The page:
Duterte admits using presidential powers to target ABS-CBN

·2 min read
QUEZON, PHILIPPINES - FEBRUARY 11: Philippine President Rodrigo Duterte is seen on a monitor in the newsroom of ABS-CBN News on February 11, 2020 in Quezon City, Metro Manila, Philippines. The Philippine government on Monday moved to shut down the country's leading broadcast network, ABS-CBN Corp., over alleged constitutional violations, in what is seen by critics as the latest push by President Rodrigo Duterte against media outlets that have been critical of his leadership. (Photo by Ezra Acayan/Getty Images)
QUEZON, PHILIPPINES - FEBRUARY 11: Philippine President Rodrigo Duterte is seen on a monitor in the newsroom of ABS-CBN News on February 11, 2020 in Quezon City, Metro Manila, Philippines. The Philippine government on Monday moved to shut down the country's leading broadcast network, ABS-CBN Corp., over alleged constitutional violations, in what is seen by critics as the latest push by President Rodrigo Duterte against media outlets that have been critical of his leadership. (Photo by Ezra Acayan/Getty Images)

The Congress’ independence is yet again put into question as outgoing president Rodrigo Duterte admitted in an oath-taking ceremony of newly-elected Davao City officials that he used his powers as president to attack ABS-CBN.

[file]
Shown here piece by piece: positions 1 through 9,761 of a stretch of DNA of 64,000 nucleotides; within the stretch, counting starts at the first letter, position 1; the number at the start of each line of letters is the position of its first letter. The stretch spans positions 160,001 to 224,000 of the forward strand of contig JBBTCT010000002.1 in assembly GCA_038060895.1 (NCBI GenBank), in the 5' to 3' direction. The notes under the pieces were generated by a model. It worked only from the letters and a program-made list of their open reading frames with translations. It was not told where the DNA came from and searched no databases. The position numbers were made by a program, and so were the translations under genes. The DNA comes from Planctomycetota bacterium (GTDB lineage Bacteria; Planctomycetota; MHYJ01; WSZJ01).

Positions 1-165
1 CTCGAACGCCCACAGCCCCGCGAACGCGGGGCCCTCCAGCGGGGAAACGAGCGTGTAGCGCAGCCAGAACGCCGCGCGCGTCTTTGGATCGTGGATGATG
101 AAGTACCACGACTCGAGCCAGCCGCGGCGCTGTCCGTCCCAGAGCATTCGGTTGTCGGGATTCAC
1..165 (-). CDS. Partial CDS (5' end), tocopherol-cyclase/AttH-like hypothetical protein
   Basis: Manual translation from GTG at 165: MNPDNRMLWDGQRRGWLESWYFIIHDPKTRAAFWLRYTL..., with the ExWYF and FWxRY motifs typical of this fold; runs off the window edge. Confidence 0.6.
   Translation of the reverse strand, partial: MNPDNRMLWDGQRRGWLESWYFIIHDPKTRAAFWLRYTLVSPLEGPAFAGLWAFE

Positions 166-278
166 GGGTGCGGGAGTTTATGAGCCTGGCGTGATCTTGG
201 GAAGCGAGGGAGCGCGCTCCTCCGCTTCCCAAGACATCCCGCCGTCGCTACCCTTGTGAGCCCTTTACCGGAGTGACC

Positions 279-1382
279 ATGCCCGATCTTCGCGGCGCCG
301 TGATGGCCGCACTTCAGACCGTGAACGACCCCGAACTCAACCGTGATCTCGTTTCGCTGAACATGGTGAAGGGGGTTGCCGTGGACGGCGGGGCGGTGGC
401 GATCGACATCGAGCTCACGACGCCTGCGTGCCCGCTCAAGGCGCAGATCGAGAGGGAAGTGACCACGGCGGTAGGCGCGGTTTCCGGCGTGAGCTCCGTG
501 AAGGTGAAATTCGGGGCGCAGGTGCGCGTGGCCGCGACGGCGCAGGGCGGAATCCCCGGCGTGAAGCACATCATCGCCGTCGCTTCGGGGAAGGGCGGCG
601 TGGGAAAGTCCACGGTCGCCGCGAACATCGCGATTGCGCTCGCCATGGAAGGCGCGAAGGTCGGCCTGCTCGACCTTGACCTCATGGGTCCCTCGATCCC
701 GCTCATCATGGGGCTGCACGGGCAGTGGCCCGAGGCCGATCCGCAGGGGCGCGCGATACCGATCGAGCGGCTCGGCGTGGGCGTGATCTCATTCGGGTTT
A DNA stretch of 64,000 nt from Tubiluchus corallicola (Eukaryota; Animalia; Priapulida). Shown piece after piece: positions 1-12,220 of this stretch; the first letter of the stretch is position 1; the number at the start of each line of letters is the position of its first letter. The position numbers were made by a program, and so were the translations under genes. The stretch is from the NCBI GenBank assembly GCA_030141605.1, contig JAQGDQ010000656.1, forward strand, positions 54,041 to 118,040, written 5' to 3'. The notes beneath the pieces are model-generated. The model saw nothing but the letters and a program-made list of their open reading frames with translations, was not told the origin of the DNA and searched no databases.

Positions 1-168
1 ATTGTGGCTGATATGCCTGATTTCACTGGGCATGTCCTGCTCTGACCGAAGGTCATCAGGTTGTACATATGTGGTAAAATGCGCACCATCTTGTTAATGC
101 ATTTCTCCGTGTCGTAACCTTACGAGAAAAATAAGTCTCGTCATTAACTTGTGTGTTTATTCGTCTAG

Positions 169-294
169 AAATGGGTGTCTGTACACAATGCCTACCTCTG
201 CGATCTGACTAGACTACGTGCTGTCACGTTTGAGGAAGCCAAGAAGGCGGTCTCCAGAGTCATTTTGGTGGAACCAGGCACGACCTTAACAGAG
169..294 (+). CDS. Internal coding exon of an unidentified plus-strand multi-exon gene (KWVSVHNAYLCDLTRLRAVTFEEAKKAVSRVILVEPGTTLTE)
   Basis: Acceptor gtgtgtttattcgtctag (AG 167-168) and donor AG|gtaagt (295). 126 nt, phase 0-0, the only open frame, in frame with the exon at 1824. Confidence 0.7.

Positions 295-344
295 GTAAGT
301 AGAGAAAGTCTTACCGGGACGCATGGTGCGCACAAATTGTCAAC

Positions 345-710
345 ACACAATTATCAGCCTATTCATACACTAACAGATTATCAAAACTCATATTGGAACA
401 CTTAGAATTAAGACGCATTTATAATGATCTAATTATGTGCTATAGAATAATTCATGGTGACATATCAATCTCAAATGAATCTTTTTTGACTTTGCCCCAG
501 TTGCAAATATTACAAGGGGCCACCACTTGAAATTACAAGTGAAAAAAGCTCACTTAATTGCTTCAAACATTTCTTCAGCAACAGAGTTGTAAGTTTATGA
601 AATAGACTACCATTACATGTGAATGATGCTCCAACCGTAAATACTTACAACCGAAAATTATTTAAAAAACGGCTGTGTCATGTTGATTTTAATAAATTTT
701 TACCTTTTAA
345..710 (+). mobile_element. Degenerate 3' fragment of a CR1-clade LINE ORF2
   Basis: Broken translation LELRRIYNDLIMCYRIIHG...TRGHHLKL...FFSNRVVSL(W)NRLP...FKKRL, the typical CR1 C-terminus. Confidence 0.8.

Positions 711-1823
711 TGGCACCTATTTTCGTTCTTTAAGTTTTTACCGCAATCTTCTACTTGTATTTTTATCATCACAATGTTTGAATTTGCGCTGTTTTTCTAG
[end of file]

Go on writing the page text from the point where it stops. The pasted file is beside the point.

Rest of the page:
Kaya tinira ko talaga sila [ABS-CBN]. Talagang I used the presidential powers to tell Congress that you are dealing with scoundrels, and if you continue to kowtow with them, kawawa ang Pilipino,” he said on Monday (June 27).

(That’s why I really aimed at them. I really used presidential powers to tell Congress that you are dealing with scoundrels, and if you continue to kowtow with them, it’s a pity to Filipinos.)

This goes completely against the statement of former presidential spokesperson Harry Roque, who said in July 2020 that Duterte was “neutral” on the shutdown of ABS-CBN.

“The decision of the House of Representatives Committee on Legislative Franchises denying the franchise application of ABS-CBN Corporation is a sole prerogative of Congress that we in the Executive recognize,” he said. “The Palace has maintained a neutral stance on the issue as it respects the separation of powers between the two co-equal branches [of] government.”

Duterte’s shutdown of the media network was met with criticism and supposedly led to “information gaps”, especially in the reportage of natural calamities that some far-flung communities highly depended on.

Weeks after the shut down, Duterte claimed that he was a “casualty” of the network after the latter failed to air P6.6 million worth of his political ads and aired a controversial anti-Duterte ad funded by former senator Senator Antonio Trillanes IV. The network has since then returned at least P4 million, but was told by Duterte to donate the rest to charity.

Mark Ernest Famatigan is a news writer who focuses on Philippine politics. He is an advocate for press freedom and regularly follows developments in the Philippine economy. The views expressed are his own.

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